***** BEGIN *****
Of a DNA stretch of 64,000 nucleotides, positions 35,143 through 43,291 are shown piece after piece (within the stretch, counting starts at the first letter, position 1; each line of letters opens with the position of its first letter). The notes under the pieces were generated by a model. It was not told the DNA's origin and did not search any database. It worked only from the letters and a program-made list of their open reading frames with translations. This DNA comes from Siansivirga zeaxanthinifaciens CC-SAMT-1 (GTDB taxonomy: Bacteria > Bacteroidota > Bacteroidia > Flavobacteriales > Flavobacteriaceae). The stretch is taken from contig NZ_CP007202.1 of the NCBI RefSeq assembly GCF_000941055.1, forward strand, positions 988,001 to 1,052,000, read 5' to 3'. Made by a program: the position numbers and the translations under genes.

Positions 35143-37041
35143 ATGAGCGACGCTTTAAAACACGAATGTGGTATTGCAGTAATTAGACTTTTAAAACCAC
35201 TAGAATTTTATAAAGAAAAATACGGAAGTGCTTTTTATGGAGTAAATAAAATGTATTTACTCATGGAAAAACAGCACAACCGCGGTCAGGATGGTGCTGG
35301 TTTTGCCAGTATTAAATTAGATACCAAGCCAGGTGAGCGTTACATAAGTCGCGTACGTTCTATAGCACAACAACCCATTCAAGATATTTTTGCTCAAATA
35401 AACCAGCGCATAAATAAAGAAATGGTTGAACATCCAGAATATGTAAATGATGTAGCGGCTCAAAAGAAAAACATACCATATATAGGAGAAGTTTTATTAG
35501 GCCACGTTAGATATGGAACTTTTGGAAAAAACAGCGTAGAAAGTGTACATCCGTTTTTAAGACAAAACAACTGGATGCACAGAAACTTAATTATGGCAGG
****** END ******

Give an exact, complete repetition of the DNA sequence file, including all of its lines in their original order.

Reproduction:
Of a DNA stretch of 64,000 nucleotides, positions 35,143 through 43,291 are shown piece after piece (within the stretch, counting starts at the first letter, position 1; each line of letters opens with the position of its first letter). The notes under the pieces were generated by a model. It was not told the DNA's origin and did not search any database. It worked only from the letters and a program-made list of their open reading frames with translations. This DNA comes from Siansivirga zeaxanthinifaciens CC-SAMT-1 (GTDB taxonomy: Bacteria > Bacteroidota > Bacteroidia > Flavobacteriales > Flavobacteriaceae). The stretch is taken from contig NZ_CP007202.1 of the NCBI RefSeq assembly GCF_000941055.1, forward strand, positions 988,001 to 1,052,000, read 5' to 3'. Made by a program: the position numbers and the translations under genes.

Positions 35143-37041
35143 ATGAGCGACGCTTTAAAACACGAATGTGGTATTGCAGTAATTAGACTTTTAAAACCAC
35201 TAGAATTTTATAAAGAAAAATACGGAAGTGCTTTTTATGGAGTAAATAAAATGTATTTACTCATGGAAAAACAGCACAACCGCGGTCAGGATGGTGCTGG
35301 TTTTGCCAGTATTAAATTAGATACCAAGCCAGGTGAGCGTTACATAAGTCGCGTACGTTCTATAGCACAACAACCCATTCAAGATATTTTTGCTCAAATA
35401 AACCAGCGCATAAATAAAGAAATGGTTGAACATCCAGAATATGTAAATGATGTAGCGGCTCAAAAGAAAAACATACCATATATAGGAGAAGTTTTATTAG
35501 GCCACGTTAGATATGGAACTTTTGGAAAAAACAGCGTAGAAAGTGTACATCCGTTTTTAAGACAAAACAACTGGATGCACAGAAACTTAATTATGGCAGG